“Last time she and Derek were in, she said I had to meet you the next time you came to town, and I can see exactly why she was so insistent.”
In her time at Suzette’s, Talia had come to like and respect Susie a great deal and counted her as one of the few people she trusted enough to call a friend. But right now, watching as Susie looked at Jack like he was a juicy piece of meat, Talia had to squash the urge to smack her friend’s hand away from where it lingered in Jack’s.
Talia wasn’t sure in the dim lighting of the bar, but she was pretty sure Jack was blushing. “Uh, thanks, it’s, uh, nice to meet you too,” he said, and gently disengaged his hand.
“Dinner service is wrapping up,” Susie said, “but I’m more than happy to set up a table for you and have the chef put something together—”
Jack silenced her with a raised hand. “Thanks, but I’m fine. I’ll just sit here at the bar, if that’s okay?” He quirked a thick brow at Talia as if asking for permission.
Which struck her as odd. In her short but intense interactions with Jack, he never asked her approval for anything. “Fine with me. What can I get you?”
“Beer is good,” Jack said as he settled onto a stool. Talia slid the drink in front of him and saw another customer signaling her from the corner of her eye. “I need to—”
“Go right ahead,” Jack said. “I’m good.”
Talia got the customer his check, and as the crowd thinned, that sensation of being watched came back, ten times stronger now. But it didn’t creep her out, having Jack’s intense gaze track her. Instead of prickles on the back of her neck and between her shoulders, she felt a strange ache.
Oh, God, was she actually attracted to Jack?
No, it was ridiculous. Impossible. Still, as she gathered up glasses from an empty table, she heard Susie’s tinkling laugh from the main dining room and felt a sudden burst of envy. For the easy way her friend was able to smile at Jack, toss her hair, laugh, and make her interest clear.
Talia had been like that once. Friendly, flirty, ready and willing to use what she had to attract the attention of any man she set her sights on. She’d been normal once. She knew she had. Able to talk and banter and be attracted to a man as gorgeous and compelling as Jack.
But when she tried to remember what that was like, it was like parting the curtains on some distant, foggy past that belonged to another person. She’d tried to reclaim that part of herself in the past two years. She’d dated a few nice, normal men who took her out to dinner and didn’t expect her to sleep with them. But none of them had been able to wake her body from its apparent coma. No one made anything that felt remotely like attraction spark in her belly.
Of course. Because no matter how much she longed for a normal life, of course her fucked-up past and twisted psychology would make her yearn for the one man who knew exactly who she was, what she’d done, what had been done to her.
The one man who’d made it all too clear he didn’t want a damn thing from her.
Coming here was a mistake.
Jack hadn’t known what he’d expected to feel, seeing Talia in person for the first time in nearly two years. But he hadn’t expected to feel like he’d been punched in the gut, dangerously close to being overcome with a whole mess of emotions that ranged everywhere from lust to need to admiration and went way beyond the realm of mere protectiveness. He knew he was making her uncomfortable, the way he tracked her every move as she worked, but he couldn’t help it.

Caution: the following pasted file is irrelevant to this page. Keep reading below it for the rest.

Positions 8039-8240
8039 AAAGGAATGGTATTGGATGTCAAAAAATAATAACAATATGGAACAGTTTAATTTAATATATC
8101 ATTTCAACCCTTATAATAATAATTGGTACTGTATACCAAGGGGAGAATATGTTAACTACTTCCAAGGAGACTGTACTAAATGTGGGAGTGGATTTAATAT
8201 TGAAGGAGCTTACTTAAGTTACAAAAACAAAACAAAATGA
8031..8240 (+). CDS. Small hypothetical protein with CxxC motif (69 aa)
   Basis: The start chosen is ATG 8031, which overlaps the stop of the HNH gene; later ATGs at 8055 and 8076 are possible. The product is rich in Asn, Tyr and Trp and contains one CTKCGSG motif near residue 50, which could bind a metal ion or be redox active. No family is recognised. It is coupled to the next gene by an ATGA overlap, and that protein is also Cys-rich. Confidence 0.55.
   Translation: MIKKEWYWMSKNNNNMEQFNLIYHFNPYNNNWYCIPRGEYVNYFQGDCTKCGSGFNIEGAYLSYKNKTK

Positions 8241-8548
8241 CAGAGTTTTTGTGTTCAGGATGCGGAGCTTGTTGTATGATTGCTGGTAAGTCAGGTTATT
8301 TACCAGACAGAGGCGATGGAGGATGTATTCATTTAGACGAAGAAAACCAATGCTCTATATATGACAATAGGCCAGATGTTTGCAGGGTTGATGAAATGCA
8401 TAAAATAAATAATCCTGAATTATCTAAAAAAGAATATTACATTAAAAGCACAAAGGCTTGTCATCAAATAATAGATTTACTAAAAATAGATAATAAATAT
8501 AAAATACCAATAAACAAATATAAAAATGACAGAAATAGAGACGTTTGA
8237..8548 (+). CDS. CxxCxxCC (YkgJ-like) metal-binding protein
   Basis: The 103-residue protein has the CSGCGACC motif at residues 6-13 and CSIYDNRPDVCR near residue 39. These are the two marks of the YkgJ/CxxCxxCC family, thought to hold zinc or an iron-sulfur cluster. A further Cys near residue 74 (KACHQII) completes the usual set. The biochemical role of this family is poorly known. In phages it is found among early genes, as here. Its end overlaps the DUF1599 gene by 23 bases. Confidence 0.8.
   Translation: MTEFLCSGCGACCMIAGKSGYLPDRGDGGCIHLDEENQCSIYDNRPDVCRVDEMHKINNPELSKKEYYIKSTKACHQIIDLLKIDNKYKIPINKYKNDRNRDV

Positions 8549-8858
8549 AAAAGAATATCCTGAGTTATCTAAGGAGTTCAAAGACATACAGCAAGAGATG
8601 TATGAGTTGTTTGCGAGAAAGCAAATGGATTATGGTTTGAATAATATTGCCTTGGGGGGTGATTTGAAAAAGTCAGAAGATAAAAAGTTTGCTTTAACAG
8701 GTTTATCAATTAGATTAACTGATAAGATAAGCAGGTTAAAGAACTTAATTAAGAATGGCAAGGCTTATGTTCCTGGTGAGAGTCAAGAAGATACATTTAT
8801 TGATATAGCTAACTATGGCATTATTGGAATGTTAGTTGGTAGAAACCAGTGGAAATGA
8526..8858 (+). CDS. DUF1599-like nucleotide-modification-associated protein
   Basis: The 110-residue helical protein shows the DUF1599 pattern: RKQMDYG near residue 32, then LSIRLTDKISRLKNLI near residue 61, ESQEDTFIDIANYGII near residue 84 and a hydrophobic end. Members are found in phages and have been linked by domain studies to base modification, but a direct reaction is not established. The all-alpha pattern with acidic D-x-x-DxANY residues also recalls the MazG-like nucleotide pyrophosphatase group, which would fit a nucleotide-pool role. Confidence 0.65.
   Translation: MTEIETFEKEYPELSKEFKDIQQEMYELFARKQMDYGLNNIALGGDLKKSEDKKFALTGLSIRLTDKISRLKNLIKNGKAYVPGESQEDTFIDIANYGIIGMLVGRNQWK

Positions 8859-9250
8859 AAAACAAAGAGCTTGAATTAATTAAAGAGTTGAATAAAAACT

She was so fucking beautiful. Not that he hadn’t known that before tonight—the first time he’d seen her, he’d experienced the same dizziness every straight male experienced on his first encounter with Talia Vega. Made-up, dressed to kill in a dress that hugged a body that had more curves than the Pacific Coast Highway, the Talia he’d met that long-ago night when he’d signed on as the head of security at the nightclub she helped manage was something to behold.
But this woman, with her dark, wavy hair brushing her jaw, skin so smooth and clear it didn’t need makeup to mess with its perfection, and a tight, toned body that moved with a fluid grace as she made the rounds… she was infinitely more appealing than the man-eater she’d once presented to the world.
He was shocked by his immediate, visceral response, the sudden need to claim her when his plan in coming here was to finally let her go for good. Even though she didn’t have the slightest clue he’d been hanging on.
He struggled to keep his turmoil from showing on his face and reminded himself of his purpose here tonight.
Closure. All he wanted was to confirm, in person, everything he’d known for the past two years. Everything Danny, Derek, and Ethan Taggart had reported back to him for the past eight months. That Talia and Rosario were settled into their life here, were healthy and safe and doing just fine and had no need for Jack to come riding on his goddamn white horse to save them from an evil troll.
That last bit had been from Danny, but Jack got the point. With Nate Brewster and David Maxwell both dead, Talia’s dragons had been effectively slain, leaving her free to get on with her life, free of the violence and abuse she’d suffered in the past.